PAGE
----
Using data from Business and Legal Reports as the bench mark for professional and executive base compensation levels, Yankee analyzed compensation data across six employment categories and compared the outcome against Avon High School teacher base salaries. On every level of comparison, base level compensation paid to Avon High School teachers was well above any of their comparable professional counterparts, in some cases nearly 90% above.

This does not take into account the extensive benefits provided to public sector education employees. A limited review of public records for other Avon public schools, and for public schools in neighboring towns of Farmington, Canton, and Simsbury indicates that a similar detailed review of these records is warranted.

Download the study now!
Download the Data (I)
Download the Data (II)


How to Reduce Property Taxes with a Citizens Audit Committee

Citizens Audit Committee

Published on June 24, 2009 by the Yankee Institute for Public Policy

This manual is designed to help local politicians, taxpayer activists, and concerned citizens to lower onerous property taxes by organizing to reduce local budgets, both for their towns and schools.


Although written in the early months of 2009 – a time of dramatically falling home values, widespread job losses and worldwide economic difficulties – it is designed to be implemented during any period, so that events like those of today will never again put property tax payers in such dire economic circumstances.

This manual is also designed to be straightforward and accessible. Even policymakers are often confused by the terminology of local finance. Many otherwise intelligent people cannot clearly define “mil rate” or “grand list.” They are also made to feel helpless by false assertions that the cost of public employment is forever fixed by contract, that local programs are strictly mandated by state law, and that unions and other special interest groups are too powerful to be resisted.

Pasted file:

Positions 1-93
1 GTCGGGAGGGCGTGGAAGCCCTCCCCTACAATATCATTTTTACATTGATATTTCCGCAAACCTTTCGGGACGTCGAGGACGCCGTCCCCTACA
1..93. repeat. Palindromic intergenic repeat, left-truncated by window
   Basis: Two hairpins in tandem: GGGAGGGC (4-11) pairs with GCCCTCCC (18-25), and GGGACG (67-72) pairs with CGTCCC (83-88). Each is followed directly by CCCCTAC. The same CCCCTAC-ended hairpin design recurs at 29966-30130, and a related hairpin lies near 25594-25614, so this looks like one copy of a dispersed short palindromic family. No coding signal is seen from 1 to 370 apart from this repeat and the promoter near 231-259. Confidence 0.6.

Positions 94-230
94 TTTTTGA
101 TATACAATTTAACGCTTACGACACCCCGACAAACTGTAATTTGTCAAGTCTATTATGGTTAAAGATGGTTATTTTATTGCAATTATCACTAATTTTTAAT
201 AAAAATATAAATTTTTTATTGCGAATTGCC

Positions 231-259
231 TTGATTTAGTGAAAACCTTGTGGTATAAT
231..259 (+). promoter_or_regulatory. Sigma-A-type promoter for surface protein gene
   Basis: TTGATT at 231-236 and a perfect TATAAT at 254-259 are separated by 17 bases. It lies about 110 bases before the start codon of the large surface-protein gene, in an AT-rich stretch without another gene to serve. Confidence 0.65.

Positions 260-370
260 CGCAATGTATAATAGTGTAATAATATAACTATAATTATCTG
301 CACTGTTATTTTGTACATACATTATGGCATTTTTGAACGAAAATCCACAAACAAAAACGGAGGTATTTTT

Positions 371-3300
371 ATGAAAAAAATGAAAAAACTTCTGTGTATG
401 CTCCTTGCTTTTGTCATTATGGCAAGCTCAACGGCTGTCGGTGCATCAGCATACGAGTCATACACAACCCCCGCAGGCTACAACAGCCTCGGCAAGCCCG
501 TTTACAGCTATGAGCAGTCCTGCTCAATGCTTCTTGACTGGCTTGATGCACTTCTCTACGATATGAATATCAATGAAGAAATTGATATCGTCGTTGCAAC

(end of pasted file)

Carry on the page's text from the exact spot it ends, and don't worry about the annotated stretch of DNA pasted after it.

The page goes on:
What follows is based on the work of Dr. Armand Fusco, former school superintendent in Branford, Connecticut, and author of School Corruption: Betrayal of Children and the Public Trust (2005), a pioneering study of waste and fraud in K-12 education.

Dr. Fusco wrote two pamphlets for the Yankee Institute – Stopping School Corruption (2006) and Ending Corruption and Waste in Your Public Schools (2007) – and formed the first Connecticut public education audit committee at the request of the Enfield school board. In January of 2009, the taxpayer group Nonpartisan Action for a Better Redding (NABR) decided to conduct a first-of-its-kind audit of both the Redding school and town budgets with the goal of engineering a ten percent reduction in 2010 – a project appropriately called “10-in-10.” Dr. Fusco agreed to guide the Redding citizens audit committee, and its work has influenced what follows.



Free College for High School Students

by Dr. Lewis M. Andrews, Ph.D.

“Free College for High School Students,” a pioneering study which advocates giving every high school student who finishes his or her graduation requirements in three years a full two-year scholarship to community college.

Because two years of community college often costs significantly less than one year of high school, taxpayers can save as much as $10,000 or more for every student who receives a scholarship. Under the plan students can count the first year of community college as the senior year of high school or graduate high school early and go on to college.

“The Yankee Institute’s proposal to pay high school students to graduate in three years is a win-win for both taxpayers seeking to control public education spending and students needing financial help for college. Other states should follow the lead of Arizona and Utah in adopting this proposal.”Newt Gingrich

Pay High School Students to Graduate in Three Years
Lewis M. Andrews, Ph.D.

While there is no such thing as a “free lunch,” the simple reform of paying high school students to satisfy their state’s graduation requirements in three years would achieve the following:

1. Reduce the skyrocketing property, income, and sales taxes required to fund public education. This is accomplished by giving early graduation grants worth some fraction of the per pupil cost of the senior year of high school.

2. Make college education more affordable for all students, but especially for those from poor and middle class families. In almost every state the proposed grants would more than cover the full two-year tuition at community college.

3. Relieve growing towns and cities from the crushing burden of costly new school construction by reducing the school census.